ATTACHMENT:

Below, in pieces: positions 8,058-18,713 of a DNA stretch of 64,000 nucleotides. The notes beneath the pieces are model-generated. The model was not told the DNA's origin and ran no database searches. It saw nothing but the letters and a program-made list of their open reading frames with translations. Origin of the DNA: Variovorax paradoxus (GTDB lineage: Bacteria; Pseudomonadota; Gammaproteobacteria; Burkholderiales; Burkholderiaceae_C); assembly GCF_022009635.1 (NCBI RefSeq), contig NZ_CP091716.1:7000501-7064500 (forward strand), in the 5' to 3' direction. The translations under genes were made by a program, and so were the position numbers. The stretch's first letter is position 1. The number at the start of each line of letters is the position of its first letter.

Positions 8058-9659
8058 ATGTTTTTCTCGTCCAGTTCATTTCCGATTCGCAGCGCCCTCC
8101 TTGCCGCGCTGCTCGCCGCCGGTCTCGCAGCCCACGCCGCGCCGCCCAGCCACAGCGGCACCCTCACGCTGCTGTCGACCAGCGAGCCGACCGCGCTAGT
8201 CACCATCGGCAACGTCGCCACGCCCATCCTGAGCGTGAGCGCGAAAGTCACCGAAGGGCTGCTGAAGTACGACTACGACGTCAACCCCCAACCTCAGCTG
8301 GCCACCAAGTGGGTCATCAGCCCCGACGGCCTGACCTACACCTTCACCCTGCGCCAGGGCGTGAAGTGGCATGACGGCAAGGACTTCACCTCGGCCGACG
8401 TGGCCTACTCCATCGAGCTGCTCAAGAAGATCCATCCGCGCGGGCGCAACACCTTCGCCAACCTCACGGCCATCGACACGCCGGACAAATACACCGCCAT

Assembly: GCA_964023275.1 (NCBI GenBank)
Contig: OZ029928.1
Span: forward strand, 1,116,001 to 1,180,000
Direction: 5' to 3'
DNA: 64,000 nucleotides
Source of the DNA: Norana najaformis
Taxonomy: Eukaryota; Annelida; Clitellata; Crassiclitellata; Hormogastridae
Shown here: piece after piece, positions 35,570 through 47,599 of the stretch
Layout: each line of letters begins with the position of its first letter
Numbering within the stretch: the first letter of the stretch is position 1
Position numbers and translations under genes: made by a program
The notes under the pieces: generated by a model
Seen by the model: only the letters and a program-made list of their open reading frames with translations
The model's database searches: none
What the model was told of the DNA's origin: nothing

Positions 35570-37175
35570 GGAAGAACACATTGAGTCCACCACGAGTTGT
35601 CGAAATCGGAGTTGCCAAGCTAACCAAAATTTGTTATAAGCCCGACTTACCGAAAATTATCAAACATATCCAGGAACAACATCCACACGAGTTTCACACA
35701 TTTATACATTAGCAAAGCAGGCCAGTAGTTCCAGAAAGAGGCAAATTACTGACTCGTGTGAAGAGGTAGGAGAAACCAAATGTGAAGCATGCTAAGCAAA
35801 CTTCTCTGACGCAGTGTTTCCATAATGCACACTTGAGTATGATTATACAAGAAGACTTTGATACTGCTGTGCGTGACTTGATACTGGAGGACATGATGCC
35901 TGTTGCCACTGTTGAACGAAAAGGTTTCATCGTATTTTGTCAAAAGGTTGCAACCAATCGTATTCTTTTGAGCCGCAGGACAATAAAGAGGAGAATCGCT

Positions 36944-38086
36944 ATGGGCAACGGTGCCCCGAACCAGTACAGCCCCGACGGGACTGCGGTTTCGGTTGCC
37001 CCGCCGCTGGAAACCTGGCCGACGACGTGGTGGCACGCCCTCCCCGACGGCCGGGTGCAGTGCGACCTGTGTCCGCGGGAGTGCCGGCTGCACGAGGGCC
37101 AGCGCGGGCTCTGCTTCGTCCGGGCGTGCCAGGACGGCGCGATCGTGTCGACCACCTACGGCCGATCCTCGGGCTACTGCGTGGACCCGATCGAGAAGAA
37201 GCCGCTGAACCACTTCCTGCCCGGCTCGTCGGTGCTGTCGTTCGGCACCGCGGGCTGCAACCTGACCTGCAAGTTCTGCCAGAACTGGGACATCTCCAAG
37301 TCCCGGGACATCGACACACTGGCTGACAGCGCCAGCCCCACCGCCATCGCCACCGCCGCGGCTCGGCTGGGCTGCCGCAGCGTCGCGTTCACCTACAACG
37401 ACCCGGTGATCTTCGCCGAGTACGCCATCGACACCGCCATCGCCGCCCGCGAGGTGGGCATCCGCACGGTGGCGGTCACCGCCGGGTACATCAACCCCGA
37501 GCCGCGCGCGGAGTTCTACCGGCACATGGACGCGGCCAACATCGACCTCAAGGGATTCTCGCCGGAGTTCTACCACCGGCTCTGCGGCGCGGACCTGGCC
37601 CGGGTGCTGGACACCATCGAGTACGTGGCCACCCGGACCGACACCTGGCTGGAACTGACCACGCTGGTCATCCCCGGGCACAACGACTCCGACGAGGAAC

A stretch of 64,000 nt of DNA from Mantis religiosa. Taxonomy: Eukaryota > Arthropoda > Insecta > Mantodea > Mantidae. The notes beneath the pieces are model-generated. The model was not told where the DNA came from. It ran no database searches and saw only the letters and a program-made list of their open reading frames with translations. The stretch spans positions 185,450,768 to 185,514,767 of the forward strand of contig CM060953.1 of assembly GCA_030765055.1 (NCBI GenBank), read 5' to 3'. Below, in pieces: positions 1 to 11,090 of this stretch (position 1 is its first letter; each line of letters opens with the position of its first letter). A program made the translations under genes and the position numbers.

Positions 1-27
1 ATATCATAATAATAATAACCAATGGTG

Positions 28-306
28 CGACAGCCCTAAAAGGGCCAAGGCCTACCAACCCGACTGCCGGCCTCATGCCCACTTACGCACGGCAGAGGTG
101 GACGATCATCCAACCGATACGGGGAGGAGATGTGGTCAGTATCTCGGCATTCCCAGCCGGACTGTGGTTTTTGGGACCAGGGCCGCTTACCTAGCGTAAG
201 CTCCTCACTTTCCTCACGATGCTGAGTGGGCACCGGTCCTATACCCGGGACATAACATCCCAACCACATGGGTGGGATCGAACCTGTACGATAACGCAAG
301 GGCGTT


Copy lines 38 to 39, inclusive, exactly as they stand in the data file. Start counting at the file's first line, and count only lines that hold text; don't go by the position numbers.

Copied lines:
A stretch of 64,000 nt of DNA from Mantis religiosa. Taxonomy: Eukaryota > Arthropoda > Insecta > Mantodea > Mantidae. The notes beneath the pieces are model-generated. The model was not told where the DNA came from. It ran no database searches and saw only the letters and a program-made list of their open reading frames with translations. The stretch spans positions 185,450,768 to 185,514,767 of the forward strand of contig CM060953.1 of assembly GCA_030765055.1 (NCBI GenBank), read 5' to 3'. Below, in pieces: positions 1 to 11,090 of this stretch (position 1 is its first letter; each line of letters opens with the position of its first letter). A program made the translations under genes and the position numbers.

Positions 1-27